Williams also alleged that the clothing and bed linens given to the inmates were inadequate. He stated that he was not provided with a coat or a blanket. Furthermore, he was provided only one towel a week, and was not permitted to wash or dry the towel during the course of the week.

Finally, Williams described the inadequacies of the insect and vermin control, stating that "[r]oaches infest the storerooms, housing rooms and hallways." He also contended that the walls, ceilings, and floors had small cracks and holes, which permitted insects to infest the walls, posing a health hazard, injurious in nature, at night.

As a result of all of the conditions at Hoke, Williams alleged that he has been subjected to unhealthful and unsafe living conditions, in violation of his Eighth Amendment right to be free from cruel and unusual punishment. Not surprisingly, the Prison Officials, named defendants in this suit, view things somewhat differently. The Prison Officials attached two affidavits and inspection reports to their motion to dismiss and for summary judgment.

In response to Williams' allegations regarding overcrowding, it was not disputed that twelve inmates were housed in Williams' cell. In fact, one defendant confirmed that ten to twelve inmates were housed in that section of the prison. The Prison Officials have contended that the allegation is constitutionally insignificant.

In response to Williams' contentions regarding vermin and insect infestation, the Prison Officials have asserted that Hoke has a contract for continuing roach and vermin control and that the level of control has been satisfactory. Defendant Griffin stated that he routinely inspects the prison for roaches and sees "very few."

The Prison Officials contended that "all maintenance needs are met in a reasonable and timely manner," and have submitted inspection reports to support that claim. One such report, prepared by the State Department of Human Resources in June of 1987, revealed no demerits for insects or breeding areas for vermin. However, Hoke received nine demerits for deficiencies in the prison's walls and ceilings, storage, bed linen, and food service utensils and equipment. The report further indicated that the walls and ceilings were not in good repair, the storage facilities were not clean, the bed linen was not in good repair, and the food service utensils and equipment were not easily cleanable, nor kept clean, nor in good repair. In addition, an attachment to the report indicated that "walls and ceilings need repairing" and "some blankets needed replacing."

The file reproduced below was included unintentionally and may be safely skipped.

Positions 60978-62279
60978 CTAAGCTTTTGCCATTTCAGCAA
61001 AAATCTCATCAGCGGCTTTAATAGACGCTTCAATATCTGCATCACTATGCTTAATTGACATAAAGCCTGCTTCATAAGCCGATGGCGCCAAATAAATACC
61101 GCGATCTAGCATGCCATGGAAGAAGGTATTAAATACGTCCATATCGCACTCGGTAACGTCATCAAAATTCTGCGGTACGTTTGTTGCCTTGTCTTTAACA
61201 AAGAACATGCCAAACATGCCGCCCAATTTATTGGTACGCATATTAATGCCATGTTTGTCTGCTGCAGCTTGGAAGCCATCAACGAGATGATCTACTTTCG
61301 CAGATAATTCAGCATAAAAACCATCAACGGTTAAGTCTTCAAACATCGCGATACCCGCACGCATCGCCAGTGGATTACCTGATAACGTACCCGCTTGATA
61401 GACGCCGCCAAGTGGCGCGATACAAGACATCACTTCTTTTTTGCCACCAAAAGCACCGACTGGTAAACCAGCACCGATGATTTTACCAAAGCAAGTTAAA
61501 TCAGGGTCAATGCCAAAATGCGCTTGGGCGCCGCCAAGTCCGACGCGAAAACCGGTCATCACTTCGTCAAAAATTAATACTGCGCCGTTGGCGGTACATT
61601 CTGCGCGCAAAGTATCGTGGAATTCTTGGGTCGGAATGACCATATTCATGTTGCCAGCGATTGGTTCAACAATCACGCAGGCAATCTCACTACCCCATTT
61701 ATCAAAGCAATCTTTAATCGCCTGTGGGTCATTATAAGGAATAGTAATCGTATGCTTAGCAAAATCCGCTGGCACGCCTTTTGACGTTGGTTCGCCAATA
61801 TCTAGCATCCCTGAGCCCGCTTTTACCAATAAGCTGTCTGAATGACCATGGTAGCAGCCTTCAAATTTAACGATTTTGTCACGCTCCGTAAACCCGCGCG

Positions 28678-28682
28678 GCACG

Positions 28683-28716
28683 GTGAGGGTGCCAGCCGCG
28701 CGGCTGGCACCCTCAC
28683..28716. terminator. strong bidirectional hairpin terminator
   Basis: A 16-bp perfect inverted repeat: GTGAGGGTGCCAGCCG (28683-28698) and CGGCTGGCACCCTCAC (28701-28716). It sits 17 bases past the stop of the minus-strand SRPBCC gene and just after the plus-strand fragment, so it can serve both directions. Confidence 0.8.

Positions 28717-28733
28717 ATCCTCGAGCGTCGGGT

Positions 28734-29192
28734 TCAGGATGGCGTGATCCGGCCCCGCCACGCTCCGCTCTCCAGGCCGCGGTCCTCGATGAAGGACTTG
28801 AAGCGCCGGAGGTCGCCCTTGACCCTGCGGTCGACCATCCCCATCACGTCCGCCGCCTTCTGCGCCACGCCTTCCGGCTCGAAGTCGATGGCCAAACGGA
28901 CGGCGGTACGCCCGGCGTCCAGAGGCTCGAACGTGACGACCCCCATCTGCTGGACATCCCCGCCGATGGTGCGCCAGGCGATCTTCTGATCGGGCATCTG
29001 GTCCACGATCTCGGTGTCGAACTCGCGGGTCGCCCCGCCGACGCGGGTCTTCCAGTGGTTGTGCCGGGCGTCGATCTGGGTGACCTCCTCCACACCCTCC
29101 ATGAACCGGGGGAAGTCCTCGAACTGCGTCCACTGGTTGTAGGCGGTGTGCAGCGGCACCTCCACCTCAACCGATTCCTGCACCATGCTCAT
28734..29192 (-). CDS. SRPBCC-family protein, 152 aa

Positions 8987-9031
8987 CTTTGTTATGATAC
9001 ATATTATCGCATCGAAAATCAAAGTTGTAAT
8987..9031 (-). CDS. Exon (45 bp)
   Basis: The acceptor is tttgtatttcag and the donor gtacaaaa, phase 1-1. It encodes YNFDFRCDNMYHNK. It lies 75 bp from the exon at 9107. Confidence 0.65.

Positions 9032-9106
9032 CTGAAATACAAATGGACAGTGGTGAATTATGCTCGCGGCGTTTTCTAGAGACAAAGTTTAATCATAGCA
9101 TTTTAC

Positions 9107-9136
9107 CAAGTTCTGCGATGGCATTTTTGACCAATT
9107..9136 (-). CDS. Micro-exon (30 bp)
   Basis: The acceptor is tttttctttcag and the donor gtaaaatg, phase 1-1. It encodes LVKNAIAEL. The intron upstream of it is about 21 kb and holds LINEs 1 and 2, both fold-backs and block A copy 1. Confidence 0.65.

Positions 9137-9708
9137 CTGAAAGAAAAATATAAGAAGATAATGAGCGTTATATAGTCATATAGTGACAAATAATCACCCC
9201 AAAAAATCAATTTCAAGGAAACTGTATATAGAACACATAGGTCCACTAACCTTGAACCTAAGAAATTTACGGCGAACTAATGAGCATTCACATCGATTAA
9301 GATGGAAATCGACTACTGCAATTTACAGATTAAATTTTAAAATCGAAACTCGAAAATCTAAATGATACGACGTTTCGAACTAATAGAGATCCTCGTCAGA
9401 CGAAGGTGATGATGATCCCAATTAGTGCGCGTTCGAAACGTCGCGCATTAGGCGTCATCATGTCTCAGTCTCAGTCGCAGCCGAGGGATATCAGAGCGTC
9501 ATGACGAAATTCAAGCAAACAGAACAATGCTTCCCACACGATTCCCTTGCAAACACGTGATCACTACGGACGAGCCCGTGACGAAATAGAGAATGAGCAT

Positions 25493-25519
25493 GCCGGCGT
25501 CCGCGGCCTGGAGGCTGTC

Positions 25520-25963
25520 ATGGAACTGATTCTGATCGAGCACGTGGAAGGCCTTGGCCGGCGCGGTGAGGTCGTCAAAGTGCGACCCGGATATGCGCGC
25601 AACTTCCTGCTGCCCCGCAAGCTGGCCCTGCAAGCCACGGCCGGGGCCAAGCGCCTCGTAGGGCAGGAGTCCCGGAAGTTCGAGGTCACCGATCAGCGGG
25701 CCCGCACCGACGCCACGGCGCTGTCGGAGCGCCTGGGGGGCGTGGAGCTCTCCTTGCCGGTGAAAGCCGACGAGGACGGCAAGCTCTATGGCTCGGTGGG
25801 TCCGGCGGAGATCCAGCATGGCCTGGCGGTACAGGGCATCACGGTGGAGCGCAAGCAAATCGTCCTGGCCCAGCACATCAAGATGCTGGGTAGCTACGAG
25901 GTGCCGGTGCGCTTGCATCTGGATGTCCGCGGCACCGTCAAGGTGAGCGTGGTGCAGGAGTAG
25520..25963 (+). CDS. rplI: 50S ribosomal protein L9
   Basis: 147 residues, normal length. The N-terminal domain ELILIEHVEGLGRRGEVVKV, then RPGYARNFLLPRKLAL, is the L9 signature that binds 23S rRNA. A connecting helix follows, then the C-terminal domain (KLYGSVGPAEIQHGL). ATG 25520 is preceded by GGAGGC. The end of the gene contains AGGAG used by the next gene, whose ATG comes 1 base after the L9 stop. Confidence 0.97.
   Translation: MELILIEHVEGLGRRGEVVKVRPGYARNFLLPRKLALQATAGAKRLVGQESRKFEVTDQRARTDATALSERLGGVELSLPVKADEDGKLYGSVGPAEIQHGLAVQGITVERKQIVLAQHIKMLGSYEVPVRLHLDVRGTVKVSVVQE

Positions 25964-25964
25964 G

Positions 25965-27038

A second report, prepared in July of 1987 by the Division of Prisons, stated that insects were properly controlled. However, it also showed that the roof of the building in which Williams was housed was "in serious need of repair or replacement" and that the ceiling in the showers needed repair. These same comments were repeated in subsequent reports in September and December of 1987 and again in March and December of 1988.

The question presented to us is whether the district court erred in entering summary judgment against inmate Williams and dismissing his suit, finding that Williams' allegations regarding unconstitutional prison conditions failed to rise to the level of an Eighth Amendment violation.